God surrounds you. He sees your frustration and, by the presence of his Holy Spirit in your life, brings comfort to it (John 14:16). He sees your anxiety and he mediates peace to you (John 14:27). God’s omnipresence is good news. He steps into our shattered existence. The people of God realize God is here. More than a notion though, the people of God get to rejoice in his good and faithful presence.

Israel longed to celebrate with the Messiah who would shatter his enemies. The wicked scepter they knew would be overtaken by a righteous one (Ps. 125:3). His righteous sword would shatter the rod of the enemy. The best fight scene in cinema has nothing on the clash the Bible paints of God wiping out his adversary.

God will win and restore. The exiles wanted the restoration of Jerusalem. You and I long for a day when what’s upside-down in our cultural moment no longer rages in our land. When shootings cease. When racism subsides. When abuse stops.

Because the promise of Scripture is that the power of death, hell, and the flesh were defeated at the cross, the wickedness and injustice we see in the land will be finally vanquished (1 Cor. 15:26).

God is not only fully aware of the brokenness we experience, he valiantly steps into the fray as the God-man Jesus Christ. Righteous among the unrighteousness. Freedom among bondage. Peace among chaos.

TRUST BRINGS STABILITY

The psalm operates as a prayer for the Israelites: “Do good, O Lord, to those who are good, and to those who are upright in their hearts!” (Ps. 125:5). But we know that we’re not good. We get frustrated when someone cuts us off on the highway. Our inboxes preach that we lack some diligence.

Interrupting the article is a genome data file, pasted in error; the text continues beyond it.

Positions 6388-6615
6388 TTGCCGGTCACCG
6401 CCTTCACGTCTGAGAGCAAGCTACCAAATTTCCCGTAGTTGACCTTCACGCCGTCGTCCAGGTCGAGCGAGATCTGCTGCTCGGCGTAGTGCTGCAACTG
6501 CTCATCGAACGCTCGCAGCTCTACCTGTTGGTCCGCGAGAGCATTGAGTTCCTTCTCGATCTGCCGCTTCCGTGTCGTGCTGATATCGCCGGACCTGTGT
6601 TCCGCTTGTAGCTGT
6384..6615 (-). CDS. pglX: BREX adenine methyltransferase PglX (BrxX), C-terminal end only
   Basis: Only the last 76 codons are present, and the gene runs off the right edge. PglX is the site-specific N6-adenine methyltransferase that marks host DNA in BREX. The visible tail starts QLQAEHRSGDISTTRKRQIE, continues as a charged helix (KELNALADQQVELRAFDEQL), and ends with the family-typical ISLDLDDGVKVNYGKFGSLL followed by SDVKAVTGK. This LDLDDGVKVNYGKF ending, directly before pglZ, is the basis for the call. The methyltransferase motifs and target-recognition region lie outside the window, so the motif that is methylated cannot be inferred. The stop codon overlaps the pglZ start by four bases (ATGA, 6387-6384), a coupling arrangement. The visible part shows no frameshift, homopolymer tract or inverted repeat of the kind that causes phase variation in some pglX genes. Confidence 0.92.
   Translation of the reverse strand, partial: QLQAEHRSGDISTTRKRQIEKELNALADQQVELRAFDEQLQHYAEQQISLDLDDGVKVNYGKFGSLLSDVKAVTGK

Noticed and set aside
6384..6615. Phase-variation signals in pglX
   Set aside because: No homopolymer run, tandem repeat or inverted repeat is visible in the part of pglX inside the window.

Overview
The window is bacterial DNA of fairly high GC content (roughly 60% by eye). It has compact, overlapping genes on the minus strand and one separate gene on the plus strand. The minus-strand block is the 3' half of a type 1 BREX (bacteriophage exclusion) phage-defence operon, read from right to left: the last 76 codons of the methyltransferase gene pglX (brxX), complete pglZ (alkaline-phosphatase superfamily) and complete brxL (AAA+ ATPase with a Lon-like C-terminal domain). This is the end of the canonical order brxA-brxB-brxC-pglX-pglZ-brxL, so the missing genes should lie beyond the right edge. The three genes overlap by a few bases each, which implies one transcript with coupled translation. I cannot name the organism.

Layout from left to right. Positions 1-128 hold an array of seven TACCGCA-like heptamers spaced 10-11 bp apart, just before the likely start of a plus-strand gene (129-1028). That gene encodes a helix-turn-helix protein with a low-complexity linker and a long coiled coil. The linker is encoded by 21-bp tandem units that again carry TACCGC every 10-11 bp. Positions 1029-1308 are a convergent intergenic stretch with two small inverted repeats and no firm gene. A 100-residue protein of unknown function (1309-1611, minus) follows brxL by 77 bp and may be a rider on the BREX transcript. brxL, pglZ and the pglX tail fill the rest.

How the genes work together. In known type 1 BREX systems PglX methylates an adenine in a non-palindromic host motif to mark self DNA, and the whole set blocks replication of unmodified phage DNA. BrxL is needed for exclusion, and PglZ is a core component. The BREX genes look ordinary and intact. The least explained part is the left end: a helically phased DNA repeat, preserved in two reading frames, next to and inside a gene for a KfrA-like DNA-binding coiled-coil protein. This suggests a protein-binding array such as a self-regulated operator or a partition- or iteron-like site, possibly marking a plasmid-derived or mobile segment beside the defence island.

We know our very natures are tainted. Total depravity means we have a bent towards doing what’s wrong (Rom. 3:23). And God sees all of our sins! He sees our missteps. His omnipresence necessarily entails that he is always among us when we get short with each other. When we waste time that could be used for his glory, he’s there. While we stumble and fall, he’s present.

The promise of the end of this psalm, though, shows us that we can approach God in our brokenness and ask him to keep us stable. When we trust the Lord, he will steady us. The psalmist is clear that those who trust in the Lord receive stability.

We are finite. God is not. We are fickle. God is not. In all our messiness, are we trusting in ourselves or trusting in our God?

A PEACEFUL CELEBRATION

When I visited Jerusalem a few years ago, I saw a nighttime celebration.  Kids giggled and ran down the street while twenty-somethings proudly paraded blue flags around. They danced in the streets. I think the psalmist is envisioning a dance party like this—a celebration of peace.

In Scripture, God brought peace to Israel many times. Psalm 125 is hopefully looking towards the day when shalom will come to Israel (Ps. 125:5). God will lead evil away from his city and peace will be restored.  Israel looked forward to the restoration of stability.

Through the gospel, we know that God sovereignly saves us from our wickedness (Rom. 5:6). The way we used to walk led toward destruction (Matt. 7:13; Prov. 14:12). But because of God’s peaceful takeover of our lives, we walk on a new path (Matt. 7:14).

The good news is the Messiah has come and he has brought stability to chaos. For those that trust the Lord, the Holy Spirit guides us among our brokenness (John 16:13). The God who sees all and knows all continues to walk with us despite our mess.

His omnipresence doesn’t mean he is too busy elsewhere to be near you. His vastness shouldn’t make us uneasy. Rather, it’s a comfort. The God of the Bible—who sees everything—is simply asking us to trust him.


Zak Tharp (@zaktharp12) is an editor, writer, and lay pastor, pursuing an M. Div at The Southern Baptist Theological Seminary in Louisville, KY. He grew up in rural East Texas and received an undergraduate degree in Communication Studies at Stephen F. Austin State University. He enjoys coffee, hammocks, theology, and seeing people savor Jesus! He has served in camp ministry and as an intern at Fredonia Hill Baptist Church in Nacogdoches, TX.